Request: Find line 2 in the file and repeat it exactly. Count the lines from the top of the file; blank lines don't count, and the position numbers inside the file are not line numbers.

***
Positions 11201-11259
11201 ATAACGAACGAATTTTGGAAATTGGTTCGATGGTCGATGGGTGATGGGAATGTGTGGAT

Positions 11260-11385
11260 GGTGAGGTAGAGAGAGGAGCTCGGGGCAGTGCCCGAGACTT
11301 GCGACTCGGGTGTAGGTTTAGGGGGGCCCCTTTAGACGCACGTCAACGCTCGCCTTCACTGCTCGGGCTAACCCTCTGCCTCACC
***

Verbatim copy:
11201 ATAACGAACGAATTTTGGAAATTGGTTCGATGGTCGATGGGTGATGGGAATGTGTGGAT